millions (Mega) to trillions (Tera)):
$ = ($/10^6 = 5,2519 + 148,92)/10^6
Here is the installed power necessary for a certain calculated power demand the year of 2013.
This gives a result for installation costs:
Hours in a year Ha=

8760
consumption
Annual elctricity demand 2013=
PWh
World, Sahara
20,2
EU27, Andalucia
3,1
America, Mojave dessert
8,9
Australia
0,3
Kina
4,9

Egen
GWh
2,02E+07
3,10E+06
8,90E+06
3,00E+05
4,90E+06

C
%
40
40
40
40
40

Pi
MW
5,8E+06
8,8E+05
2,5E+06
8,6E+04
1,4E+06

Installation cost the


year of 2013
MUS$
Trillion US$
3,03E+07
30,3
4,65E+06
4,6
1,33E+07
13,3
4,50E+05
0,4
7,34E+06
7,3

http://www.eia.gov/forecasts/ieo/more_highlights.cfm

The world need of electricity the year 2013 was around 20,2 Pwh (PetaWh) (2,02*10^7 GWh
GigaWh) which would mean 30,3 TUS$ (Tera US$) (=Trillion US$) for building the thermal
solar power plants needed. No cost for fuel when calculating over time!
This cost is in a range hard to understand. Therefore it is interesting to compare with corresponding
investments/cost on the alternatives:

Lars Snsterd 2012-11-16

Worlds biggest thermal solar plants 2013


Nuclear power comparison
The installation cost for nuclear power is ranging between 5 and 11 US$/W according to Basic
Economics of Nuclear Power, Ian Schultz, March 19, 2012 Stanford University:
http://large.stanford.edu/courses/2012/ph241/schultz2/

The world demand for electricity 20,2 PWh the year 2013 recalculated to an annual average daily
power will be 2,3 TW (T=Tera or Trillion watt). This means an installation cost (ranging from 11,5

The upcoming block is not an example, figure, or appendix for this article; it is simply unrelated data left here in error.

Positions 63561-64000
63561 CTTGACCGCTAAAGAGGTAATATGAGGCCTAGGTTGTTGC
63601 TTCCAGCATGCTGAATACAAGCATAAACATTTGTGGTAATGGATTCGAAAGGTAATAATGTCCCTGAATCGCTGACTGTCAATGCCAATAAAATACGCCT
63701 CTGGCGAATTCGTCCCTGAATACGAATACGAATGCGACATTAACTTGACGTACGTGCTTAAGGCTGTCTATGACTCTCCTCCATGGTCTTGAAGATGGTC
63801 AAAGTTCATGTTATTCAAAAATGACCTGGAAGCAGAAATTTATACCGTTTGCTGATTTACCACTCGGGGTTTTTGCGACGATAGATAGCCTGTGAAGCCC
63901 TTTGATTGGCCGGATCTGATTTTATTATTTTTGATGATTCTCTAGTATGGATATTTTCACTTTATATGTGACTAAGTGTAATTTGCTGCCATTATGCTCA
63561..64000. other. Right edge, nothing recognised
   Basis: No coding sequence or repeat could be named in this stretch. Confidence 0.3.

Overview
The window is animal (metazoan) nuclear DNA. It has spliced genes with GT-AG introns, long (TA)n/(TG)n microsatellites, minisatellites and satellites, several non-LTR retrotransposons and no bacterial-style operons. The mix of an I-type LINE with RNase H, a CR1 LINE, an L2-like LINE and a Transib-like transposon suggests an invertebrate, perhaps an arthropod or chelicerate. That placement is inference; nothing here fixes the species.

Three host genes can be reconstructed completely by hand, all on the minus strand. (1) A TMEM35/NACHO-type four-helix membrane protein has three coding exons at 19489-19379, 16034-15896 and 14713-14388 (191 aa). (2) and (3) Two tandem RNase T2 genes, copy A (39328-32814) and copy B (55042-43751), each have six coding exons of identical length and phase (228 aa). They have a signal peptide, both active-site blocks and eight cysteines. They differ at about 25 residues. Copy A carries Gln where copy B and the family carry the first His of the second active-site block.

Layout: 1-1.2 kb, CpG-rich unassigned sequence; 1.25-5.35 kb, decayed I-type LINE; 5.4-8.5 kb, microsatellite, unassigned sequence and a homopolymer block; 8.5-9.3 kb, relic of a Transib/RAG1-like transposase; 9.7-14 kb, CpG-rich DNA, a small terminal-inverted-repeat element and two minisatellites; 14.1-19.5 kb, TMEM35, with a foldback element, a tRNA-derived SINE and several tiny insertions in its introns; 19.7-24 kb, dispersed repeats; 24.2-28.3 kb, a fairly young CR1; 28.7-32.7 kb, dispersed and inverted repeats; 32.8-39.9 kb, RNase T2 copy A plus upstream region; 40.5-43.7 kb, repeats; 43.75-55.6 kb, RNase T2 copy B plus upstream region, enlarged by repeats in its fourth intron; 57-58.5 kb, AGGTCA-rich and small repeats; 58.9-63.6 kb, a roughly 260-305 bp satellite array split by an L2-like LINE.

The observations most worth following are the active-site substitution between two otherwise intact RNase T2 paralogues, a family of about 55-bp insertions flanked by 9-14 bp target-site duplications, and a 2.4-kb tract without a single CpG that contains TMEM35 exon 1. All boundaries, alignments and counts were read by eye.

TUS$ to) 25,4 TUS$ (T=Tera or Trillion US$ on the upper side which is used here without hesitation).
In June 2013, the approx. US $ cost to get 1 kg of uranium as UO2 reactor fuel (at current spot
uranium price) was 2360 US$/Kg. The electric power per kg uranium (assuming a burn-up rate of 45,000 MWd/t,
and work out to a fuel cost of 0.77 US c/kWh) make 360000 kWh/kg. A 1000 Mwe nuclear power plant reqires 30
ton/year which means that generated electricity in this nuclear plant the year 2013 will be 10,8
TWh/year, the cost per Wh for this power is 0,000007 US$/Wh and the cost for of electricity during this
year 70,8 MUS$/year (million US$/year) for this plant.
The figures for this plant scaled to the world consumption during 10 years means a fuel cost of 1,32 TUS$ which
is surprisingly low.
http://www.world-nuclear.org/info/Economic-Aspects/Economics-of-Nuclear-Power/

So an installed nuclear power of 20,2 PWh (PetaWh) (2,02*10^7 GWh GigaWh) would
cost 26,7 TUS$ (T=Tera or Trillion) to build and run for 10 years which is in the
same range as the thermal solar power, even without considering the loss off
a natural resource, cost increase of fuel, environmental destruction,
restoration of degraded land areas for the uranium handling, waste
deposition and the cost for cleaning up after the nuclear catastrophes!
Fossil power comparison
Plant Washington is an 850 MW supercritical, pulverized coal-fired, base load, Greenfield power generating facility. The plant is located in
rural east-central Georgia near Sandersville in Washington County. First, the plant turned out to be expensive: Early estimates put the cost
of constructing it at $2.1 billion, though watchdog groups calculate that the price tag would be $3.9 billion or more. That expenditure, plus
the cost of burning coal, could send locals electricity bills sky-high if the plant is completed, according to local consumer advocate Georgia
Watch.2
http://www.newrepublic.com/article/115324/plant-washington-meet-last-new-coal-burning-plant-america